3D Printing and Customer Experience: The Customer is Now Producer

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In TTEC’s continuing blog series on technologies that are transforming the customer experience, we explore Near Field Communication technology.    

In the wake of Google Glass, 3D printing is another disruptive technology that is transforming the customer experience as we know it. Where is the paradigm shift? With the ability to “print” virtually any object, 3D printing shifts creating and manufacturing capabilities to the customer, potentially diminishing vendor power and decreasing the value of their products. So, what should business leaders do about it? First, understand what 3D printing is, and then keep reading.

What is 3D Printing?

Often referred to as additive manufacturing, 3D printing is the process of layering material into virtually any solid shape. As Sculpteo’s infographic explains, digital designs and graphic design software guide 3D printers to dispense metal, plastic, and other materials onto moving platforms. Successive layers of material are deposited to create anything from shoes to replacement jawbones, and even fully functional guns. If you can design it, a 3D printer can create it.

3D printing is still in its early days. Printers are expensive and adoption has been slow, but 3D printing has received lots of media attention lately. Some anticipate 3D printers in nearly every household by 2030 and beyond.1

At first, printers may not seem like a game changer within the customer experience landscape, but 3D printing certainly has the potential to shift even more power into the consumer’s hands. With the customer now acting as the product producer, it’s even more important for companies to listen to their customers and build a proactive approach to meet their needs. After all, if companies don’t deliver on customer demands, customers will simply take the manufacturing process into their own hands to create exactly what they want.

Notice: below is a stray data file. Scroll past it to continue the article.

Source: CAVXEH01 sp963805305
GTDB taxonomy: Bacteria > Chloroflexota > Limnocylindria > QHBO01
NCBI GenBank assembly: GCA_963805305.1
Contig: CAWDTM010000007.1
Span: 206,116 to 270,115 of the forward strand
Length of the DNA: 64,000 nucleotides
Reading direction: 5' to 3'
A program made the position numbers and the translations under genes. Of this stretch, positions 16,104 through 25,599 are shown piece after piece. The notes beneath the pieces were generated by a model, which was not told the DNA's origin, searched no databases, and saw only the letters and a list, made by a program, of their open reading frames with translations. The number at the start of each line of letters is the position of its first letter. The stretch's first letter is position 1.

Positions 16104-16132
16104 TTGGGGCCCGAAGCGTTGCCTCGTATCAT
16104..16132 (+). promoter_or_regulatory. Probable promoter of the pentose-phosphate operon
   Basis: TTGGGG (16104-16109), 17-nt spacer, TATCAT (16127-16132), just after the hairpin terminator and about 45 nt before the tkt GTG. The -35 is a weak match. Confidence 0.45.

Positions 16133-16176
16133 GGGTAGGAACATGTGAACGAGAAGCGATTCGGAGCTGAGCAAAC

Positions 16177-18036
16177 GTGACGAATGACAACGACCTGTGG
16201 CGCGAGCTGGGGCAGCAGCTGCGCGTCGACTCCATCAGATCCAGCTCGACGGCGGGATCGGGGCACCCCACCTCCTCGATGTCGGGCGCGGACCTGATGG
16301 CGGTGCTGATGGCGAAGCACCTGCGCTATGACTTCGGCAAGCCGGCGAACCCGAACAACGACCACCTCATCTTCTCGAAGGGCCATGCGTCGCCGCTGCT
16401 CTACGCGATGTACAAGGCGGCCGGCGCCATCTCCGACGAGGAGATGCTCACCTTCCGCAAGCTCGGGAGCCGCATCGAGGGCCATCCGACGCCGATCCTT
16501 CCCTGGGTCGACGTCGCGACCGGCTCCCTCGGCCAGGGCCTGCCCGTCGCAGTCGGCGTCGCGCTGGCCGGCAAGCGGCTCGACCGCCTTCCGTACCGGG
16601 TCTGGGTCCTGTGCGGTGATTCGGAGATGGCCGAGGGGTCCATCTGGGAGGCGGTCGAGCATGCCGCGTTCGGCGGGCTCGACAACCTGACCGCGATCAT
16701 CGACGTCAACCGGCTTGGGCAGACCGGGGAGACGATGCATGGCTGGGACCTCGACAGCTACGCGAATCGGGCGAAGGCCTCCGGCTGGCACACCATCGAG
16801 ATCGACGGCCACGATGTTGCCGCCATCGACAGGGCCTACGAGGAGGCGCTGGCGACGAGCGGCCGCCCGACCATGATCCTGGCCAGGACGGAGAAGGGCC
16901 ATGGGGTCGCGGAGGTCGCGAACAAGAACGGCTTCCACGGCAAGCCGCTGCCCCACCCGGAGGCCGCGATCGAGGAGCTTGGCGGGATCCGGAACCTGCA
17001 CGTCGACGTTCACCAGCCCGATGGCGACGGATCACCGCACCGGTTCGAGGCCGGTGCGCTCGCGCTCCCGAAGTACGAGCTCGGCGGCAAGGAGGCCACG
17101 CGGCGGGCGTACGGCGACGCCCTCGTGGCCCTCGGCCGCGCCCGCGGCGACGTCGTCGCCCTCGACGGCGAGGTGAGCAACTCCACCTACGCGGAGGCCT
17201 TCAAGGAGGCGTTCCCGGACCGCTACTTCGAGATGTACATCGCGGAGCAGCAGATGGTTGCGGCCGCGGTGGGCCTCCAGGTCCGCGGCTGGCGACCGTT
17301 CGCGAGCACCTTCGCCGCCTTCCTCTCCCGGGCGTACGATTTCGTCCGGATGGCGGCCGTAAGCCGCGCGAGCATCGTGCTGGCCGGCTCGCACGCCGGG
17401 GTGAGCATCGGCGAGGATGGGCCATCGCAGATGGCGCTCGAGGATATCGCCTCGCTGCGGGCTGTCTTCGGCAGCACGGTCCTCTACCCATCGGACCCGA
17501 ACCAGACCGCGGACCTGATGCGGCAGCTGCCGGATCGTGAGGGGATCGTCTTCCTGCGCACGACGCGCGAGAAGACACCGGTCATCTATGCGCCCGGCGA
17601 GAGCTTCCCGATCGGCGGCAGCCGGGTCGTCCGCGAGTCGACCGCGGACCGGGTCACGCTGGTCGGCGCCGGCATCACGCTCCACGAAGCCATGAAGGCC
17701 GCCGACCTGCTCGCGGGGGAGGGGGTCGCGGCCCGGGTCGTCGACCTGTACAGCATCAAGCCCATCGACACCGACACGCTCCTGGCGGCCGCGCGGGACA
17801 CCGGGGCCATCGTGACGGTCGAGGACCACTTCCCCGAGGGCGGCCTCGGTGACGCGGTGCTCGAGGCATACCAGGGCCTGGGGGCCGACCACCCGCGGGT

But what about copyright infringement, patents, and trademark laws, you ask? Right now, 3D printing is the Wild West, with some anticipating it as the next big copyright fight.2 Current copyright laws forbid individuals from reproducing copyrighted designs, but they do not stop them from downloading copyrighted designs.1 With 3D printers in private homes and businesses, how can these laws be enforced? Companies that sell consumer goods that could easily be printed have the most to fear.

So, what should business leaders do about all this?

As business leaders, we need to stop emphasizing product features, development, and distribution, and start focusing on the customer relationship and customer value. Today, customers are your product, and the customer experience ecosystem is your value proposition. In the world of 3D printing, if companies let go of the product roadmap, engage customers, and let them drive the product development through 3D printing (rewarding those who get it right), chances for success increase exponentially.

Look at Nike. When 3D printing allows customers to print their own athletic shoes, Nike has nothing to worry about. For it has evolved from an athletic shoe company into an ecosystem around its customers’ health concerns and fitness goals. Nike created applications that allow customers to interact with their shoes and build relationships with the brand. Even better—these applications are collecting customer information and allowing Nike to market itself as a health and fitness company—not just a shoe company.

When 3D printing threatens to rob companies of their most profitable products, companies still have value to offer with their customer relationships and the ecosystems they built around their products. Ultimately, it’s not the product that the customer is after—it’s the outcome. So, when we engage customers (and their 3D printers) and focus on helping the customer achieve that outcome, success is sure to follow.  

This infographic was created by Sculpteo, and this article summarizes some of its contents. The original infographic is here.